# Power busbar design, relax, don’t blow your fuse.

## Introduction: DC Circuits Vs The Circulatory System.

To better understand a power busbar, we can consider the human circulatory system as akin to a DC electrical system. The arteries carry blood away from the heart, and the veins return it, which is analogous to the current flow of a DC system. Perhaps, it may have influenced Thomas Edison in developing his DC theory.

The aorta is the primary blood vessel that takes the oxygenated blood from the heart. Therefore, the aorta could be considered a parable to the main positive bus in a DC circuit. As blood travels from the heart, it gradually branches out, reducing to the capillary network that interconnects the arteries and veins. Eventually, the capillary walls are thin enough for oxygen and carbon dioxide exchange. Once depleted of oxygen, the blood can begin its journey back to the heart. Much like, the way electrons flow through the finest wire in the system to generate light in a bulb before returning to the energy source.

Blood is then pumped from the heart to the lungs for oxygenation via the pulmonary arteries. We can consider the pulmonary arteries as another bus set that takes deoxygenated blood from the heart to the lungs. Finally, the pulmonary veins (another bus) take the blood back to the heart, and the cycle repeats itself at 1.2 Hz, i.e., 72 beats per minute!

The greening and electrification trends demand lighter, compact, and efficient power delivery systems. Power busbars are the major arteries and veins that deliver and distribute power from the sources to the loads. Consequently, power busing design needs critical consideration in terms of performance under converter operation, asymmetric loading, short-circuits, thermal and insulation breakdown.

### High voltage and high blood pressure

When the arteries in our bodies are healthy, they constrict and expand to help maintain the blood pressure. As we age, their walls stiffen. Additionally, people who suffer from high cholesterol will have deposit build-up in their arteries that restrict blood flow. This resistance to flow elevates the blood pressure as the heart pumps harder to force the blood around the body. Similarly, an electric circuit operating at higher frequencies induces AC effects (eddy-currents and proximity), which require a higher voltage to drive the same current. If the design of the system can not cope with high-frequency effects, it must derate it. Derating is standard practice for in-service induction motors and transformers. Alternatively, we can isolate these frequency effects from the system using filters.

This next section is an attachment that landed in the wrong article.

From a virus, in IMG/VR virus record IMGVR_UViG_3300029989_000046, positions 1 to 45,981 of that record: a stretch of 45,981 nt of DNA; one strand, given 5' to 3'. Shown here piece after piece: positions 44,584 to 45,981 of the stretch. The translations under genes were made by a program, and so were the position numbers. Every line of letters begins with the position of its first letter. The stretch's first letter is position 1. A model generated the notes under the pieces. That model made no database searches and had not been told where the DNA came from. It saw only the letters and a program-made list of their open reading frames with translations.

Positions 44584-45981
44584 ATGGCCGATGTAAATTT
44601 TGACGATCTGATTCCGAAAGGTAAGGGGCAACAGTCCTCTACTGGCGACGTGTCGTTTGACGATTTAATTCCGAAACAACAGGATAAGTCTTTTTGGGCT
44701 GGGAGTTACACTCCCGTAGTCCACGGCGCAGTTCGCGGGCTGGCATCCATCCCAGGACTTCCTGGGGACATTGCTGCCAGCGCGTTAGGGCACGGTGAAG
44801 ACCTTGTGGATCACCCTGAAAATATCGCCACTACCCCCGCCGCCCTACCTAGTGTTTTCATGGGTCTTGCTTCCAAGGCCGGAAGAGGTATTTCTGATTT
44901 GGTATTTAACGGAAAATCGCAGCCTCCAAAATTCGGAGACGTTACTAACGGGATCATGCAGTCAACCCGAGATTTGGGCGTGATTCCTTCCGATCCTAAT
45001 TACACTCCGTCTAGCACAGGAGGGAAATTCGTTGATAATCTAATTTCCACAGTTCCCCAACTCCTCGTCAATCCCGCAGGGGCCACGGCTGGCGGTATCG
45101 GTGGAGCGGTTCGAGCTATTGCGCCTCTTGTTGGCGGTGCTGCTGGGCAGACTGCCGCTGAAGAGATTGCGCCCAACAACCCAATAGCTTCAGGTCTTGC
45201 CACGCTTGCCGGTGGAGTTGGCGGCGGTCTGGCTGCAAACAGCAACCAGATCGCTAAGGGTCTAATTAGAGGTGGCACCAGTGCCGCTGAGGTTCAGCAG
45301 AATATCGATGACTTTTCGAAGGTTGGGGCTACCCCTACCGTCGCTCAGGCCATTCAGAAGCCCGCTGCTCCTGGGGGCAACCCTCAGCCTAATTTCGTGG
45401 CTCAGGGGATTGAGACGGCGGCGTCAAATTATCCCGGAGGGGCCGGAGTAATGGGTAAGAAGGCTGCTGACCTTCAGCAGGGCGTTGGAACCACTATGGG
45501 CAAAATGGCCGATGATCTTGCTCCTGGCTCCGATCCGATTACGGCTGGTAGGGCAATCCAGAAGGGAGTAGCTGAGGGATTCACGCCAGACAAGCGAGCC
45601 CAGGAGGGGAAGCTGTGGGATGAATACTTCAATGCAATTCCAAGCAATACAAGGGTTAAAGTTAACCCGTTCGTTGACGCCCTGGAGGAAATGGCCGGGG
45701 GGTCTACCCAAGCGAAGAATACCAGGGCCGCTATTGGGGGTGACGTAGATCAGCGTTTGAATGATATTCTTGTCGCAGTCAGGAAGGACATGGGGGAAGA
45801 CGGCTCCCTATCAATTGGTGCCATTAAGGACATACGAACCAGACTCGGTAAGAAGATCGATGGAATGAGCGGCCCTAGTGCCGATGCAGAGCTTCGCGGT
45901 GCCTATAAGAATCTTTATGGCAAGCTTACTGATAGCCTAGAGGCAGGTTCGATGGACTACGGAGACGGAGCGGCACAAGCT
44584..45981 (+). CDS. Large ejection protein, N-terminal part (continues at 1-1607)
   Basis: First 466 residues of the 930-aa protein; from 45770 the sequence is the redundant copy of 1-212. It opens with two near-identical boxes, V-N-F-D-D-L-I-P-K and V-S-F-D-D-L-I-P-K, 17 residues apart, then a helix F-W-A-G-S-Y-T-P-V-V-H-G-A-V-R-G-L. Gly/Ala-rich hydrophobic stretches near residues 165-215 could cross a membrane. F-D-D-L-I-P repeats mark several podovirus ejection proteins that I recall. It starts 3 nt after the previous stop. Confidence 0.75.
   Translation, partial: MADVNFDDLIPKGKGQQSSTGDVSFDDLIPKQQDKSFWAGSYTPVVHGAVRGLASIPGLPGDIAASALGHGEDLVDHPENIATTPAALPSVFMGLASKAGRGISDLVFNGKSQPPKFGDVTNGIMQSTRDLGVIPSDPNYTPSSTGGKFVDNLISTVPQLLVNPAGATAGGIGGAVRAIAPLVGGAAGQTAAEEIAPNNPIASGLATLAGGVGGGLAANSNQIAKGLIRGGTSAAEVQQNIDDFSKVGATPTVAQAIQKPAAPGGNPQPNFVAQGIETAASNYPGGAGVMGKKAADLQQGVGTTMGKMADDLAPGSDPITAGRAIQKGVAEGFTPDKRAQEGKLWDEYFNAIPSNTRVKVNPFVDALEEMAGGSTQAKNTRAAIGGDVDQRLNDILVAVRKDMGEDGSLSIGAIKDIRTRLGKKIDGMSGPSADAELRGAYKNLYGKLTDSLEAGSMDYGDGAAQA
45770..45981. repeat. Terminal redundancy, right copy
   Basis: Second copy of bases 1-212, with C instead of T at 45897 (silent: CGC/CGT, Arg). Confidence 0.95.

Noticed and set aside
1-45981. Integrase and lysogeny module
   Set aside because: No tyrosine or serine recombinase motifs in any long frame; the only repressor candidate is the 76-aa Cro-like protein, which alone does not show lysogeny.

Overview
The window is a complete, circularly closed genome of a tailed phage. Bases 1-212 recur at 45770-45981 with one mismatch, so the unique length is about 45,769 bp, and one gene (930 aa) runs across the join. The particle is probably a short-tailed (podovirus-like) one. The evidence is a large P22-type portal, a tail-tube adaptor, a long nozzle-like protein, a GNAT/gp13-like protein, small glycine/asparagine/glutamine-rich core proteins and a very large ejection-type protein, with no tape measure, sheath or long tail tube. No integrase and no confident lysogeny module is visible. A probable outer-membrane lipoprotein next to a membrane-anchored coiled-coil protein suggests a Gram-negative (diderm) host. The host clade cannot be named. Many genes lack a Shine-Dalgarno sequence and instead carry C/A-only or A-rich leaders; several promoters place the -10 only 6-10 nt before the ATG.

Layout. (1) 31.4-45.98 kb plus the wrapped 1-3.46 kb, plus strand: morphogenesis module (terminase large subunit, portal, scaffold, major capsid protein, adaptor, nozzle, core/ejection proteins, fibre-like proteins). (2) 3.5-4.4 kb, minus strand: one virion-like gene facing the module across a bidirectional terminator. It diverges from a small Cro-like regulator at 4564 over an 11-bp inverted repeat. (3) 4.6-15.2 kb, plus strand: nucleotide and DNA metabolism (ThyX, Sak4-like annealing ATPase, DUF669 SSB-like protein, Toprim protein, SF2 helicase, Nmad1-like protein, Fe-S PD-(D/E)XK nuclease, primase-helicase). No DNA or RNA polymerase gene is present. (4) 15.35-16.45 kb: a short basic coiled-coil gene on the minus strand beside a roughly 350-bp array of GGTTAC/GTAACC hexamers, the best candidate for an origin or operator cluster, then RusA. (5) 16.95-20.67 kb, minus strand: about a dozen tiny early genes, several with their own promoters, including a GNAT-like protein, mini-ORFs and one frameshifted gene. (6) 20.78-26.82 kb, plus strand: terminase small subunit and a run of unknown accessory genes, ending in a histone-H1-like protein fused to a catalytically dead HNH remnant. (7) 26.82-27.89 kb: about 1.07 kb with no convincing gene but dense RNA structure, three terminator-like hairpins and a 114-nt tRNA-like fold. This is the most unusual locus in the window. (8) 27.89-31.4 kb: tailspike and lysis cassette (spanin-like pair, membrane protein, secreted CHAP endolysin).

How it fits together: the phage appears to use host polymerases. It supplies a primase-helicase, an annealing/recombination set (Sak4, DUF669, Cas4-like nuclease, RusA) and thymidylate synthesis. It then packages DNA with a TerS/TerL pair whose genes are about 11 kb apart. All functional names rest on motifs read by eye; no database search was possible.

While there is a similarity between the increased blood pressure, due to deposits in the blood vessels, and the higher voltage required to overcome the AC effects, the circularity system has one advantage over an electrical system. The blood vessels can change their diameter to allow more or less blood through to maintain the blood pressure. Conversely, an electrical circuit is fixed, and therefore, engineers have to design robustness and safety into the system from its conception.

### The engineering challenge when designing a busbar

Therefore, busbar analysis dictates simultaneous consideration of multiple power sources and sinks to reproduce operational and failure modes. That is, support for various voltages and currents (DC, AC, and PWM), multi-terminals, active (switches), and passive (RLC) components, as discussed in a previous blog. After a complete busbar analysis incorporating the power loss and temperature hotspots, engineers can size busbars and protective devices based on their current carrying capacity. However, several common misconceptions and assumptions when conducting an analysis can be fatal to the product. Let’s look at some of these misconceptions and how software can help prevent any oversight from becoming a safety-critical mistake.

## The single-phase-3-pole 400 V – 2,500 A – 60 Hz busbar assembly

Consider the single-phase-three-pole 400 V – 2,500 A – 60 Hz busbar assembly that terminates in a contactor, as shown in *Figure 1*. The main bus splits into L1, 2, and 3 busses, and each further divides into an additional three bars. This division of busbars facilitates lower-rated, inexpensive fuses and contactors, which reduces cost and improves redundancy. The L1, 2, and 3 busbars also share a current equalization bar, noticeable on the assembly’s upper part. Each upper bar connects to the lower one via three fuses. Since fuse-sizing is one of the critical tasks, we will use them to constrain the model’s current.

The first misconception that many make is to assume that parallel busbars share the current equally.

### 1. What if L1, 2, and 3 busbars share the current equally?

Since this is a single-phase busbar system, one could easily conclude that the busbars share the current equally. In our example, the designer would assume L1, 2, and 3 bars carry equal currents, and the circuit in *Figure *2 would represent this condition. Hence, we connect the three bars to a current source of 833 A ≈ 2,500 A / 3. The fuse currents are still free to redistribute because they have parallel connections. As evident in *Figure *2, the frequency effects result in asymmetric current loading, with the outermost parts of L1, 2, and 3 busbars carrying higher currents. Hence, the highlighted innermost front fuses carry the least currents.